Seniors get plenty of choices when it comes to claiming Social Security. But certain ages are more popular ones to file at than others. Here are three filing ages you may be contemplating — and why each has its benefits and drawbacks.
1. Age 62
Age 62 is the earliest point at which you can file for Social Security. The upside of going this route? Getting your money sooner. The downside? Locking in a lower monthly benefit for life.
The monthly benefit you’re entitled to in retirement is based on your 35 highest-paid years of wages. But you don’t get that full benefit until you reach full retirement age, or FRA, which falls between ages 66 and 67, depending on the year you were born.
If you file for Social Security at age 62, you’ll reduce your monthly benefit by 25% to 30%, depending on your FRA. And nice as it may be to get your money early, that’s a hit you may not be able to afford to take.
2. Age 65
Age 65 is when Medicare eligibility kicks in. Because seniors commonly enroll in Medicare at that point, some opt to sign up for Social Security as well.
If you claim your benefits at age 65, you’ll clearly be looking at a reduction. However, that reduction won’t be as severe as the hit you’ll take for filing for benefits at age 62.
Furthermore, once you start collecting Social Security, you can have your Medicare Part B premiums deducted from your benefits directly. That saves you from having to manually make those monthly payments (though it is possible to set up an auto-pay from your bank account if you’re not on Social Security yet).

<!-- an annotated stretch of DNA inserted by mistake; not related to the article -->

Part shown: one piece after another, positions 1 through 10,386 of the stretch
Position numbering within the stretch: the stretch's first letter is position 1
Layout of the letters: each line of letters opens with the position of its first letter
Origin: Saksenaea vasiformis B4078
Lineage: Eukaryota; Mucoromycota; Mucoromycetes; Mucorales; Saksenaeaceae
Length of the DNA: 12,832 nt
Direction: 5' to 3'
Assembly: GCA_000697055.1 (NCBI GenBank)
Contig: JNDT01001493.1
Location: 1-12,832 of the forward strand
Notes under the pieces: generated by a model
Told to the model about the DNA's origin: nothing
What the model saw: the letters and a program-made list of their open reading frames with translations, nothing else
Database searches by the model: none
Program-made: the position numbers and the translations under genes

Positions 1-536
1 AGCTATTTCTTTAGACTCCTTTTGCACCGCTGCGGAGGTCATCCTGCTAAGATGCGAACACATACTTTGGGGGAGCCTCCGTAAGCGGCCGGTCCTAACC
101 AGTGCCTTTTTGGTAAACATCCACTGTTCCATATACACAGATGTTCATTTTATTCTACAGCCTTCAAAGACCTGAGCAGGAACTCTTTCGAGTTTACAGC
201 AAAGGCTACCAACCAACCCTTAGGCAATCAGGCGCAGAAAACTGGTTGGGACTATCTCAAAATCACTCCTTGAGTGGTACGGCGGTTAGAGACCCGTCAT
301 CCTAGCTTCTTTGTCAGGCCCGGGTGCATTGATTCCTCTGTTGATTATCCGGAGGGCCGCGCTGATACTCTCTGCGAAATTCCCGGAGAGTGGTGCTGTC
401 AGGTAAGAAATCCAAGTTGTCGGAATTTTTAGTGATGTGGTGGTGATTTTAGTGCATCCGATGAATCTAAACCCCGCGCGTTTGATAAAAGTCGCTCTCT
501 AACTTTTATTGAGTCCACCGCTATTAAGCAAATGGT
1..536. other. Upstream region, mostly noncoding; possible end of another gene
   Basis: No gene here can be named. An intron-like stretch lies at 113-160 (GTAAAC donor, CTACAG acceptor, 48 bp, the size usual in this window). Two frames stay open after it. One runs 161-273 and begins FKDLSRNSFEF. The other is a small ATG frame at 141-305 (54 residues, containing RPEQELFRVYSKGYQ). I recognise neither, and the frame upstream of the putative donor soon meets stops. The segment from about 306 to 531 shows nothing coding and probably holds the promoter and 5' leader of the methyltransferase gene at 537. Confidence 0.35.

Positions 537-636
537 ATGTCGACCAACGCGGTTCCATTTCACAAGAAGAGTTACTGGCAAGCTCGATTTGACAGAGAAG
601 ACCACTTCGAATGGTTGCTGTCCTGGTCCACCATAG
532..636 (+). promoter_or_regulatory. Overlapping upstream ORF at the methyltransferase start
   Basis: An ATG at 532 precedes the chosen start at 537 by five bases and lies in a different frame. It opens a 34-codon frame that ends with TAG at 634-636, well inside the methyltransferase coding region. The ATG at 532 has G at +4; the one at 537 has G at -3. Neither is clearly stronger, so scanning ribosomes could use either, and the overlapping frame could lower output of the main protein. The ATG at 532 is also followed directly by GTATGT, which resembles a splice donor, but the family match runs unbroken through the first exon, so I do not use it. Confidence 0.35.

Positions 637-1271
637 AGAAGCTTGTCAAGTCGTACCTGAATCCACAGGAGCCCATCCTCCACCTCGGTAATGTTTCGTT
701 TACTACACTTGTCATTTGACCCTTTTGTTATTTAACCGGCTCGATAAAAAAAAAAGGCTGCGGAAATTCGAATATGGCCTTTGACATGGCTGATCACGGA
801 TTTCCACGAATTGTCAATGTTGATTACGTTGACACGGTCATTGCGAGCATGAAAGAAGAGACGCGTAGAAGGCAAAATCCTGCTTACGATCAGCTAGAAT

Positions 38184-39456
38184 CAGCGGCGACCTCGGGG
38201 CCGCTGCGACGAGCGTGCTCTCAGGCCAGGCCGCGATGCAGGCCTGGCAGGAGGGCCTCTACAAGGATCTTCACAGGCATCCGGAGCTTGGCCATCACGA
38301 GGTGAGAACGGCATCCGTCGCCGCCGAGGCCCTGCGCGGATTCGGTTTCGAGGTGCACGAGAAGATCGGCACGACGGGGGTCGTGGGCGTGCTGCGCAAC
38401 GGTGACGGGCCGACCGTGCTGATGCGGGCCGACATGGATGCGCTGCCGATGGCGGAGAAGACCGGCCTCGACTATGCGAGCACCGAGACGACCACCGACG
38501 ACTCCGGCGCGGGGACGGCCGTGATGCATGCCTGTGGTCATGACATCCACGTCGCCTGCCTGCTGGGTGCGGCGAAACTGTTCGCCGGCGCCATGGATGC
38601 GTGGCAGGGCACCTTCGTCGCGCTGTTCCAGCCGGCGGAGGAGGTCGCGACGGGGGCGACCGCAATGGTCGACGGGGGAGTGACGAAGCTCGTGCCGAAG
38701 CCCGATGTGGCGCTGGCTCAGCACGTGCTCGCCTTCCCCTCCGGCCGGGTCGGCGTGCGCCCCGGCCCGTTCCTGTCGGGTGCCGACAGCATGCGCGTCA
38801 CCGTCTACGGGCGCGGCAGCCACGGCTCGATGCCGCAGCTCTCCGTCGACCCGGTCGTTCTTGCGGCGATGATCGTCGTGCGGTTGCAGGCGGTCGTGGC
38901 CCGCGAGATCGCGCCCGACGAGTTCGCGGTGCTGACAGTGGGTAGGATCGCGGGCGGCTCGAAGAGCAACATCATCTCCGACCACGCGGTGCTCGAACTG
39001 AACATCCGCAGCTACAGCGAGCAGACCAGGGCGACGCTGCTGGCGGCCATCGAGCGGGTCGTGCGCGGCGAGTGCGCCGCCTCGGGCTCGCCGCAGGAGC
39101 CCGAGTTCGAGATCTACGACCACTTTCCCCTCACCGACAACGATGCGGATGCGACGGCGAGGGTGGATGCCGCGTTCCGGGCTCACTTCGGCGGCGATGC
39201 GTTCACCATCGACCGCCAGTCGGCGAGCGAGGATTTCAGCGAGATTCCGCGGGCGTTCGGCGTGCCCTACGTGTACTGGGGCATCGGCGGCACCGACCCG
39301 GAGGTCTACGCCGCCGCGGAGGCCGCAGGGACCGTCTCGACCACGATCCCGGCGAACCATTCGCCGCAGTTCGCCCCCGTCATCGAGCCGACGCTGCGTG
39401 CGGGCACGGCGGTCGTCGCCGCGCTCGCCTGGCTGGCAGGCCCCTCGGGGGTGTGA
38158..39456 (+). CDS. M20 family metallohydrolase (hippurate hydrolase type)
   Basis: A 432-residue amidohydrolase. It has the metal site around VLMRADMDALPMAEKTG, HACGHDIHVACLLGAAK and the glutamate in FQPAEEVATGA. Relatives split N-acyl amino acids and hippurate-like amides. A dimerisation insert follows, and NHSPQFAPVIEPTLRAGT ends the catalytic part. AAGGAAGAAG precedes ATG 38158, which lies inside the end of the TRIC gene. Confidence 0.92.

3. Age 70
Technically, you can file for Social Security at any age once you’re 62. But 70 is generally considered the latest age to sign up for benefits, because there’s no financial incentive to delay your filing beyond that point.
For each year you hold off on claiming Social Security beyond FRA, your benefits grow 8%. File at 70, and you’ll be looking at a 24% to 32% boost to that income stream.
Clearly, a higher Social Security benefit is a nice thing to lock in for life. But on the flip side, waiting until age 70 to file for Social Security could mean having to work longer when you’re ready to retire. Plus, you’ll run the risk of potentially passing away at a relatively young age, leaving you in a situation where you don’t collect as much lifetime income from Social Security as you would’ve by filing sooner.
What’s the right call?
Let’s be clear — you don’t have to file for Social Security at any of the ages above. You might choose to sign up for benefits at your precise FRA. Or, you might delay your filing a year past that point to give your benefits a little boost without having to wait too long to claim them.
There are pros and cons to signing up at any given age you might land on. The best you can do, therefore, is run through those advantages and drawbacks and hope they’ll lead you to the right choice.
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